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New service launched by WEGO Health offers rapid feedback from key opinion influencers in consumer healthcare
WEGO Health (Boston), started in the mid-2000s to develop a platform that brings consumer health activists together, is now branching off into mobile and social-media versions of that service. Both Wego Health and the new business unit, Truvio, generate revenue by interacting on market research projects with life science companies and their agencies.
To make sense of the potential of Truvio, it helps to have a background in where WEGO is today, says Jack Barrette, CEO. The company has some 65,000 health activists, who are “vetted” (in a non-legal sense) on the basis of their frequency of commentary on blogs and other online media, the networks of like-minded people they are connected with, and the level of expertise they bring into discussions on healthcare. Barrette says that the WEGO network is growing at a rate of 1,000 per month. This network, besides making the participants aware of each other (and the convesations that ensue from that), is made available to pharma and other healthcare marketers for focus groups or panels. Barrette says that the entire process is open and aboveboard—members understand why they are invited into panels, and reimbursement is on the scale of honoraria that other focus groups might receive.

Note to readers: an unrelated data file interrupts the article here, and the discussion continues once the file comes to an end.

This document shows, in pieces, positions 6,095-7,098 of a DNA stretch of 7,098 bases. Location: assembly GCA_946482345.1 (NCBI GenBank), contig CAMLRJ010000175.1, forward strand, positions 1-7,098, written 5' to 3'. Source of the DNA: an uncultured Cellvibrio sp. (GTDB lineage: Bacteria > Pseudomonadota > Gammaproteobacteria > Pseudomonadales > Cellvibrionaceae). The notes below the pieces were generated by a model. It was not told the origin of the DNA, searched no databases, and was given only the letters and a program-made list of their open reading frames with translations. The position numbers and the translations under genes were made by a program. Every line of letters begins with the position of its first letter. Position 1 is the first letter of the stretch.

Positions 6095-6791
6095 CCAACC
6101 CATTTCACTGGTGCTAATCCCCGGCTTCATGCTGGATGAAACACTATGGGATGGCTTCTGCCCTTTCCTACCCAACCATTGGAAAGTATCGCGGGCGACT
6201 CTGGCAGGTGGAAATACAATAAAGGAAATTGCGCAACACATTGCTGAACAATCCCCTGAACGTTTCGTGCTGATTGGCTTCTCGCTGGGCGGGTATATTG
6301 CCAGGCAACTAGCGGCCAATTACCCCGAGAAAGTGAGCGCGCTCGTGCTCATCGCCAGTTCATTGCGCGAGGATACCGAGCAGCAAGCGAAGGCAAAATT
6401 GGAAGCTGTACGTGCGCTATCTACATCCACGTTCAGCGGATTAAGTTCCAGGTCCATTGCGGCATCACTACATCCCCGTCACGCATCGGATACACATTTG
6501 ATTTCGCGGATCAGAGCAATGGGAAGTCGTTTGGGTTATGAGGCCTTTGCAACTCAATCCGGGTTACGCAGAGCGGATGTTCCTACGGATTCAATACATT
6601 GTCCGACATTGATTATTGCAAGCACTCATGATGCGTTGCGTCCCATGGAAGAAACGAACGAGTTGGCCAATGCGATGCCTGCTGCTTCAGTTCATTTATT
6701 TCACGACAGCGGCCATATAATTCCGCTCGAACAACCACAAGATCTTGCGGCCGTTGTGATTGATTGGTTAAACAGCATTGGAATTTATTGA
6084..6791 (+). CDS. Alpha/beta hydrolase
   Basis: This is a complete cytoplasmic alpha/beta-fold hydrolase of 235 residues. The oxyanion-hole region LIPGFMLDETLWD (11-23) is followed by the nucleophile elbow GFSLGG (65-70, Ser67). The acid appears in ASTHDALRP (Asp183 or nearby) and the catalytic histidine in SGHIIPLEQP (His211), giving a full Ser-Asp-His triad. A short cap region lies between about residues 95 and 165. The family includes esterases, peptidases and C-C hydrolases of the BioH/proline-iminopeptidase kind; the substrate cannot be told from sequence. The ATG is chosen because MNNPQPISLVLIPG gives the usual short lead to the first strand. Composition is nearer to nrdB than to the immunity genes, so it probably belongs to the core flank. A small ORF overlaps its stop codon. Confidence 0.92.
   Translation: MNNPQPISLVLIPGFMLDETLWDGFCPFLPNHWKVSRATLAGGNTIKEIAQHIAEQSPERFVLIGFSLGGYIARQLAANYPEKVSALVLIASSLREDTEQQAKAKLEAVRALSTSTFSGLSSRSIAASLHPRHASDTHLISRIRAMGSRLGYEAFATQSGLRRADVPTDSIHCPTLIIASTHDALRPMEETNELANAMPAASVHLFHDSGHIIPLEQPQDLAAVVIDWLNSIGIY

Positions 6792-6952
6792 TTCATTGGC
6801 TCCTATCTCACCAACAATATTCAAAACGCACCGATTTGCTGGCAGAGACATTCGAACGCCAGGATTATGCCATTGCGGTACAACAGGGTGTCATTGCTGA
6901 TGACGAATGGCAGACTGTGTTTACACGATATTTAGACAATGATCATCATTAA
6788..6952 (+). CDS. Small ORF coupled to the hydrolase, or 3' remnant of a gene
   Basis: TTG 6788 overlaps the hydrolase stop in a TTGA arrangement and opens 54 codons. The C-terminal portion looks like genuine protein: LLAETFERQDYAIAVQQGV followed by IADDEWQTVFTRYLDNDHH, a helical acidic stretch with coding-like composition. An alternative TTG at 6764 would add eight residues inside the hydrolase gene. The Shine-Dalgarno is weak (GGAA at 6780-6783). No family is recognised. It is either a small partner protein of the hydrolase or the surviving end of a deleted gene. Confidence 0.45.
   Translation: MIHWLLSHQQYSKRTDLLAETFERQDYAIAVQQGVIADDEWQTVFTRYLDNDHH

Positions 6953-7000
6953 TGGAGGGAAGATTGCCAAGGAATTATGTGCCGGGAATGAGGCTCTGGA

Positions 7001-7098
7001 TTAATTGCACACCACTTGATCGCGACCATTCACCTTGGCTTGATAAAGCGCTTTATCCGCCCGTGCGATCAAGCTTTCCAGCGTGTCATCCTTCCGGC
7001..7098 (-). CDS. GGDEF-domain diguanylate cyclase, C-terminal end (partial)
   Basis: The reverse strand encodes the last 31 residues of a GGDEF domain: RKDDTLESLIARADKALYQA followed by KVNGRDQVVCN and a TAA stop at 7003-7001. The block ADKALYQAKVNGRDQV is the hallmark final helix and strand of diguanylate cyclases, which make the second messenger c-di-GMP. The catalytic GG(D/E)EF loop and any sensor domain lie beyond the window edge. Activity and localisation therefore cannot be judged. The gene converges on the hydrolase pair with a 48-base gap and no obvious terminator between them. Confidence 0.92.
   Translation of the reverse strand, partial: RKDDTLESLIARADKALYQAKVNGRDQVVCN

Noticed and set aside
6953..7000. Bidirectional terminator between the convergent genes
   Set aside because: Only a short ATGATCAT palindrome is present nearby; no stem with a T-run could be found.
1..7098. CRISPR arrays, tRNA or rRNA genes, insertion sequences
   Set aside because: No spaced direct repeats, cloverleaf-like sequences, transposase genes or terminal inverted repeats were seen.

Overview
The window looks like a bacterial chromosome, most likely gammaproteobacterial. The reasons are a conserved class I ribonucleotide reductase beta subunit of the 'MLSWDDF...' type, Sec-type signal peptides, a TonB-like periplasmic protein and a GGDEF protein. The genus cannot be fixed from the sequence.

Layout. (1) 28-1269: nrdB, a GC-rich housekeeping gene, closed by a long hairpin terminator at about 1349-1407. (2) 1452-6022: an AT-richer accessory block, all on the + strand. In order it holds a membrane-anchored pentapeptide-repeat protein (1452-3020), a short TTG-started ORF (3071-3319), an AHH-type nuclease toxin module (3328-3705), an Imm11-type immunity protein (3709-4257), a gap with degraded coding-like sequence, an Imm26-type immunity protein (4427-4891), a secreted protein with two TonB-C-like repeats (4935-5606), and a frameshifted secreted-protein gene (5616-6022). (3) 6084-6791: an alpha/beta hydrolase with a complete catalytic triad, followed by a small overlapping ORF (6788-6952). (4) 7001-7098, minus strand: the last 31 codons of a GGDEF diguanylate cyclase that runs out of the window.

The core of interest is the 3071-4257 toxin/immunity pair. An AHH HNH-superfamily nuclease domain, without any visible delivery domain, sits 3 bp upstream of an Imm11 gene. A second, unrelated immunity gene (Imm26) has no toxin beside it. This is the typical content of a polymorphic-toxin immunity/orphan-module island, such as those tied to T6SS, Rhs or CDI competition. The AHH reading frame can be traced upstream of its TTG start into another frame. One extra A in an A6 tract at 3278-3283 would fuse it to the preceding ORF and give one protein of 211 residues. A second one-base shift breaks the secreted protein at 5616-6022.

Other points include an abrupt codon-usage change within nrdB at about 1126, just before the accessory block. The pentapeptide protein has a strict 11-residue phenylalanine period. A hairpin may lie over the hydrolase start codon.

“In effect, participation in the WEGO network defines the key opinion leaders in consumer healthcare,” Barrette tells Pharmaceutical Commerce, “and for the pharma industry, WEGO provides a ‘social media sandbox’ where it can experiment with consumer outreach, but in a safe and compliant manner.”
Truvio, then, takes this network and puts it on smartphones, so that responses and comments can propagate rapidly through the network, and feedback can be obtained in a matter of hours, where the Wego response would be measured in days to weeks (and a conventional, offline focus group in weeks to months). Responses can be collected, via software that Wego has developed, as yes/no responses to survey questions in a text message; a voice-response system also enables an audio response to be transmitted and recorded. To demonstrate the capability, WEGO sponsored a “Socialpalooza” event in Boston last week, in which dozens of live attendees (and hundreds more who were online) gave meaningful responses, and nearly two hours’ worth of audio commentary, to a group of five ideas for new startup services for healthcare. Results can be seen at Truvio.com.
Between the growth of the activist network, and the level of participation from pharma and other healthcare companies, there is a line where WEGO and Truvio will be more of a consumer media platform than a walled-off community. But Barrette says that the company has been working closely with FDA’s regulators of online promotion—and in fact FDA itself is benefiting from the processes and experiences of the network participants.